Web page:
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"The British are bad news to the Irish" - "Explore critical views and explain your own viewpoint as to whether this is the point Brian Friel is making in his play Translations."

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"Translations" By Brian Friel "The British are bad news to the Irish" "Explore critical views and explain your own viewpoint as to whether this is the point Brian Friel is making in his play Translations." The quote "The British are bad news to the Irish" is taken from the article "What's On in London" and it was the writer Kenneth Hurren who wrote the column. Kenneth Hurren also wrote in this column, "With Translations it transpires that Friel is not at all foolish and has shrewdly cottoned on to where he was making this mistake in pressing for the withdrawal of Britain and her troops from his country. Fundamentally he is still making the same points, he is still saying that the British are bad news to the Irish; but he is saying it subtly and persuasively in terms of a marvellously eloquent and ostensibly fair - minded play, full of humour and humanity, instinct with grace and understanding." Brian Friel was born in 1929 and has had a successful career as a play-writer he is known for his famous plays "Philadelphia here I come", "Lovers", "Freedom of the city", "Faith Healer" and many more excellent plays. All of Friel's work has had something to do with Ireland and Irish themes. Brian Friel's "Translations" is a play, which is an interpretation of Ireland in the 1830s and the play shows a great change in the society at that time. At the time "Translations" was set Ireland was a predominately rural, Catholic, Gaelic speaking country. The 'penal laws' were in force throughout the country until the end of the eighteenth century and were removed in 1829 with the Catholic Emancipation Act. These laws caused a lot of damage to Irish society and culture. The Catholics were forbidden to implement their faith, they were forbidden to receive Catholic Education and were forbidden from getting a profession. ...read more.


This happens in Act one and in my opinion Owen sunk low as he was making what the English were going to do seem simpler than what it was. Lancey was saying that the taxes were going to rise and Owen was saying that the taxes would be lowered keeping the hedge school pupils happy. The only three in the hedge school that could speak English and Irish were Manus, Owen and Hugh. Manus, Owen's brother confronts him only after Lancey has finished speaking. Manus is not happy with his brother Owen for cheating the fellow villagers like he did. "Manus What sort of translating was that Owen? Owen Did I make a mess of it? Manus You weren't saying what Lancey was saying!" When Lancey bursts into the hedge school in act 3 page 79 do we see what the English resort to if there's any form of resistance. The British are going to evict people off their land and homes, destroy fences, ditches, crops, haystacks everything insight and they are going to persist in this until they find their missing trooper. The specific name for these actions is called scorched earth policy, which means they are going to destroy everything they can find. In act two we see Owen the Irish translator and Yolland the British trooper starting to translate the place names of the places around Baile Beag. They are doing this because the English need to know every inch of Ireland so they can see what they are taking over and it would be impossible for them to do this if all of the maps they have are in Irish. Lancey stated in Act 1 that one reason for the mapping is so that, "the military authorities will be well equipped with the up-to-date and accurate information on every corner of this part of the Empire." So Owen's job is to translate the place names into English and to translate for the people in Baile beag to make the British soldiers job easier. ...read more.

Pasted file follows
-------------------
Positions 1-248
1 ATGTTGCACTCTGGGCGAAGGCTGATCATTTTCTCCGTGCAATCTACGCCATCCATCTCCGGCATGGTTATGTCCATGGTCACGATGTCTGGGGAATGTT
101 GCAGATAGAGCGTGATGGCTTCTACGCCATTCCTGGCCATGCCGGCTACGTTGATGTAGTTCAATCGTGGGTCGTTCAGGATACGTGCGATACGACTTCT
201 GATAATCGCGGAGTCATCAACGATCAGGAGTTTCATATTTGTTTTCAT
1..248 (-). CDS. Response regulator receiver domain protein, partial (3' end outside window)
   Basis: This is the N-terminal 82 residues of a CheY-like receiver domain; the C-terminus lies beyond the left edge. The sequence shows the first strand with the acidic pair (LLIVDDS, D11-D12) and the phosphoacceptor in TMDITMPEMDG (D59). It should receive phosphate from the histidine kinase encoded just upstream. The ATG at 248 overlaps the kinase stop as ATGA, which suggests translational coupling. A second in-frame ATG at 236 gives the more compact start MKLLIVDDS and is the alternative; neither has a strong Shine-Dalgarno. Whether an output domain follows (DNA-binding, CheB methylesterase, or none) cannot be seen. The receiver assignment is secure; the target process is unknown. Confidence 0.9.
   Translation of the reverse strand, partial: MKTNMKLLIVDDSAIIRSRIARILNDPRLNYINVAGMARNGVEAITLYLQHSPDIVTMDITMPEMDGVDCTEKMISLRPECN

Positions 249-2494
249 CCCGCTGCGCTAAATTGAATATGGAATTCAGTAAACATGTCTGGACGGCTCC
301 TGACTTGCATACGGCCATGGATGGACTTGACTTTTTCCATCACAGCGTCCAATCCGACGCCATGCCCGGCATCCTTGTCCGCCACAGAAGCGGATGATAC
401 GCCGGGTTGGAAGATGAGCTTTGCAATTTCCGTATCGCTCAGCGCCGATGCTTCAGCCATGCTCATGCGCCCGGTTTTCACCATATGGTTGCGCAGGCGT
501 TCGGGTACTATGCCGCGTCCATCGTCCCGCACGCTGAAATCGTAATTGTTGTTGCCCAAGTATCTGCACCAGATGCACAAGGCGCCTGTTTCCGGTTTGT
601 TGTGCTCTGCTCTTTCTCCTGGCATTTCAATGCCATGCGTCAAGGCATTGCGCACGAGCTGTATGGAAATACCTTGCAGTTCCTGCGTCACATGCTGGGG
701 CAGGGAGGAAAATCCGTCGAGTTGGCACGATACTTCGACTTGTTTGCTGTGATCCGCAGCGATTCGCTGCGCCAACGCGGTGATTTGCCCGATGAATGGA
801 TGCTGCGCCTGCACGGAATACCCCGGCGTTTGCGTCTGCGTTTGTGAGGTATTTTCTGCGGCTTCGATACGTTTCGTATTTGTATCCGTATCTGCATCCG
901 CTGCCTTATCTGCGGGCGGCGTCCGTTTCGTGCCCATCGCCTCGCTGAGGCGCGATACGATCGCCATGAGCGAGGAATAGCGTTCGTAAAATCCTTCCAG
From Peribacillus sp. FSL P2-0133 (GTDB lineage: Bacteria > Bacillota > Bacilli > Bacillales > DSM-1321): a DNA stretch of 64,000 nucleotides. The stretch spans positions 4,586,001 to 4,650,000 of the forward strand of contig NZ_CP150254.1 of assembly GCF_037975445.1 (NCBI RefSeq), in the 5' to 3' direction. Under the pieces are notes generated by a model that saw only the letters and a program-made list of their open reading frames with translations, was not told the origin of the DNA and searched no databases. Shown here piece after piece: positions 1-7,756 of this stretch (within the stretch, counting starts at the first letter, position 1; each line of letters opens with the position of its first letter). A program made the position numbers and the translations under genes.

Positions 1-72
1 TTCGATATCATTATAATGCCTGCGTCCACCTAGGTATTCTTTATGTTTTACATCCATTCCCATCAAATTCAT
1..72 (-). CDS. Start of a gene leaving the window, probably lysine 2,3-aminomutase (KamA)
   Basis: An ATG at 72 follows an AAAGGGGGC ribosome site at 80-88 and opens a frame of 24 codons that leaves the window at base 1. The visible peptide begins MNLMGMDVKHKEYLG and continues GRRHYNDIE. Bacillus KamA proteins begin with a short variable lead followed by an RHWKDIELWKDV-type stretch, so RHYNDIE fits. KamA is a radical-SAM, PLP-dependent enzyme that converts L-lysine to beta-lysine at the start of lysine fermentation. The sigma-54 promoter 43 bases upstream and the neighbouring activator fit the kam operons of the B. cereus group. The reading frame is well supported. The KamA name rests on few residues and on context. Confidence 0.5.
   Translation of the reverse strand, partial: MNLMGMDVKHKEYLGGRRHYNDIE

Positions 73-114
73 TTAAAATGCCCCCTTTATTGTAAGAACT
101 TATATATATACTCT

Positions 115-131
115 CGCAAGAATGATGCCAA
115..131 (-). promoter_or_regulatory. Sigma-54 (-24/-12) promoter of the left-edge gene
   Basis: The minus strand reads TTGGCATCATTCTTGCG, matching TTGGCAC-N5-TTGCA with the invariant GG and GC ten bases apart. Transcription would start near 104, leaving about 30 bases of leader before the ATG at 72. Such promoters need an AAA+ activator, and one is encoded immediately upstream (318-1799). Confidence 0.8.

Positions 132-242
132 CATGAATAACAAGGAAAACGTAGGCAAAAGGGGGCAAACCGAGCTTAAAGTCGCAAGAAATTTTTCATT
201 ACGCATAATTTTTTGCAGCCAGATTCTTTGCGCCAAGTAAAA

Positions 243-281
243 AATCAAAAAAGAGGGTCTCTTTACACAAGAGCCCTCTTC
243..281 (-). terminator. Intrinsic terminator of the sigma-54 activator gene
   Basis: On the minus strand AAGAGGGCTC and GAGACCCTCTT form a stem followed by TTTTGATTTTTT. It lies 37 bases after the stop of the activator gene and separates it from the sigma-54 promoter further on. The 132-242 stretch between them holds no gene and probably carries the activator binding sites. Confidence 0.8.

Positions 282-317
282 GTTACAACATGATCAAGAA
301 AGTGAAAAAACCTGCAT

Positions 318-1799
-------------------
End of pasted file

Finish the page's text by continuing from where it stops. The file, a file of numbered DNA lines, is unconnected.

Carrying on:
into speaking fluent English and speaking no Irish and how England influenced the Irish population to drop their native Irish culture to lead full English lives. I feel that reading Friel's interpretation on life in the 1833s I have more knowledge on why today we live in Ireland and we say we are Irish, but we speak fluent English. I think that the circumstances in which we lost our native language and background is quite sad and infuriating. I think Friel produced this play not for people to sit down and enjoy it but for people to be walking away from it confused. I am sure many of the audiences tried to push the aspects that were raised throughout the play to the back of their minds. I feel that the British are definitely bad news to the Irish. Our country can't be the same after our culture and language was so quickly given away. The affects of the English will never leave this country as they have imprinted their presence in a way that can't be erased easily. After reading "Translations" I was full of emotion for the Irish people at the time the play was set and their innocent acceptance of English. I felt pity towards them in the sense that they were losing their language. They had no idea 170 years after the play was set we are still talking English as our first language and Irish isn't spoken fluently in many parts of Ireland. With England colonising Ireland, which lead to the loss of the Irish language, still has an effect on Irish people today. It's hard for some people to say that their nationality is Irish and the language they speak is English. I think that in order to address the problems faced due to English being our first language, the Irish language should be offered more to people in Ireland. No matter what happens the English language will be more in use in Ireland than the Irish language. ...read more.

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